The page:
Ved works as the Head of Business Innovation for Tata Consultancy Services UK. His primary focus is to help drive future thinking conversations with clients in solving tomorrow’s problems. He has been working with and advising senior clients across retail, travel, education, healthcare, financial services, public sector, and other businesses. Ved runs an innovation team in London and is leading the design and set up of Pace Port London. Currently his work spans areas such as reinventing social care for the elderly, connected homes and environments, and urban mobility, Generative AI, and more. Over the past 20+ years, Ved has been working on emerging technologies, and their adoption into organisations. An avid writer and regular speaker, Ved’s book “Doing Digital” was released in January 2023, and he writes a regular innovation newsletter.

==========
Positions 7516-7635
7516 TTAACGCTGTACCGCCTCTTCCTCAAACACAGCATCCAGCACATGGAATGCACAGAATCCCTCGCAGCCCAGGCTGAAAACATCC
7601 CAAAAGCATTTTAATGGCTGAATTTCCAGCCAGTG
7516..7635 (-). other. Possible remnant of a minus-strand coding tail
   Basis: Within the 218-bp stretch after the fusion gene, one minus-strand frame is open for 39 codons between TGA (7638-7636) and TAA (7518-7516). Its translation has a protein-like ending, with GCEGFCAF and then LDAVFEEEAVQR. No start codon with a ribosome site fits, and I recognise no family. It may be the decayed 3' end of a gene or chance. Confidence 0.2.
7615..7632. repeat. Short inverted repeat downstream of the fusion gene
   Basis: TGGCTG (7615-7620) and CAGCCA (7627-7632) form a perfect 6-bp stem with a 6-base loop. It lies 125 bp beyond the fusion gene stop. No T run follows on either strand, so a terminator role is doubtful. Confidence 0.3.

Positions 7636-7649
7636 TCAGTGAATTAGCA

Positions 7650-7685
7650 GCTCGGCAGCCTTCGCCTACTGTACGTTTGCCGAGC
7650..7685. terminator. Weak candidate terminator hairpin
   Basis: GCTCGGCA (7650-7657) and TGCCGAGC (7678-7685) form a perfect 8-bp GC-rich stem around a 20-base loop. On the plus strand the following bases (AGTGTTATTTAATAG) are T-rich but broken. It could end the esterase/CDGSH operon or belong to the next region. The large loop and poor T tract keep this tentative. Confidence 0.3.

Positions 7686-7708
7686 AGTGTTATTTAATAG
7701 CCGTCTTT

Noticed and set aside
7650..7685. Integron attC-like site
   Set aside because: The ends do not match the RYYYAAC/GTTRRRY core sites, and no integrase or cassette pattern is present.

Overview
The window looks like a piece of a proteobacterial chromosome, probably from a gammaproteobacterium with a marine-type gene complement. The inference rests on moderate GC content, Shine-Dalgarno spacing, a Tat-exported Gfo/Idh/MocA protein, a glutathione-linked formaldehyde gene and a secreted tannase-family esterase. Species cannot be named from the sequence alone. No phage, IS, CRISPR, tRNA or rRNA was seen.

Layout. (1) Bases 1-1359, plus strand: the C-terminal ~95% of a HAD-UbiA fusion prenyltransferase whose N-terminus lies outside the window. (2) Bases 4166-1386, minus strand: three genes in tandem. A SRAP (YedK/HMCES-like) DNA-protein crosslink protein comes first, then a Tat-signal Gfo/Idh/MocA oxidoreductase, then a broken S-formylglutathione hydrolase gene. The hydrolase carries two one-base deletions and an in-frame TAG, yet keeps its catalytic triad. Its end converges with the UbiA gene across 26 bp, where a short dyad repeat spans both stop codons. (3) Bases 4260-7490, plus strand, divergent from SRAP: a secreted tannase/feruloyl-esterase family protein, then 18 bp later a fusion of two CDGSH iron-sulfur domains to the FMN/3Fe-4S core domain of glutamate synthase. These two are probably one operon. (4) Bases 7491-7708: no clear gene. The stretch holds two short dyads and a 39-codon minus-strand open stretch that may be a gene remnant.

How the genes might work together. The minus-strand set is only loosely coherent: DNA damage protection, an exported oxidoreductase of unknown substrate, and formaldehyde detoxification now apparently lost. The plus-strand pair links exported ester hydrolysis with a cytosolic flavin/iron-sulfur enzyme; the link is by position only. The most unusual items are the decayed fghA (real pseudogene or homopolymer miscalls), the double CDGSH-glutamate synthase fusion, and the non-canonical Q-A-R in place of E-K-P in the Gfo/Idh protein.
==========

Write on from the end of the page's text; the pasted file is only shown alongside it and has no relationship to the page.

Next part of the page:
Fhaheen Khan

Panellist

Senior Economist – Make UK

Fhaheen Khan is a Senior Economist at Make UK, the manufactures organisation. His role primarily focusses on monitoring and evaluating the economic performance of manufacturers, which is published in a quarterly outlook report. In addition, Fhaheen’s role covers a myriad of topics relevant to manufacturing to advise Government bodies to develop policy with a focus on tax, investment and the business environment and is a regular commentator on public statistics.


Ben Farmer

Panellist

Deputy Director – Made Smarter Innovation Challenge

Ben is the Deputy Director of the Innovate UK-led £300 million Made Smarter Innovation Challenge; a collaboration between UK government and industry designed to support the development and novel application of industrial digital technologies.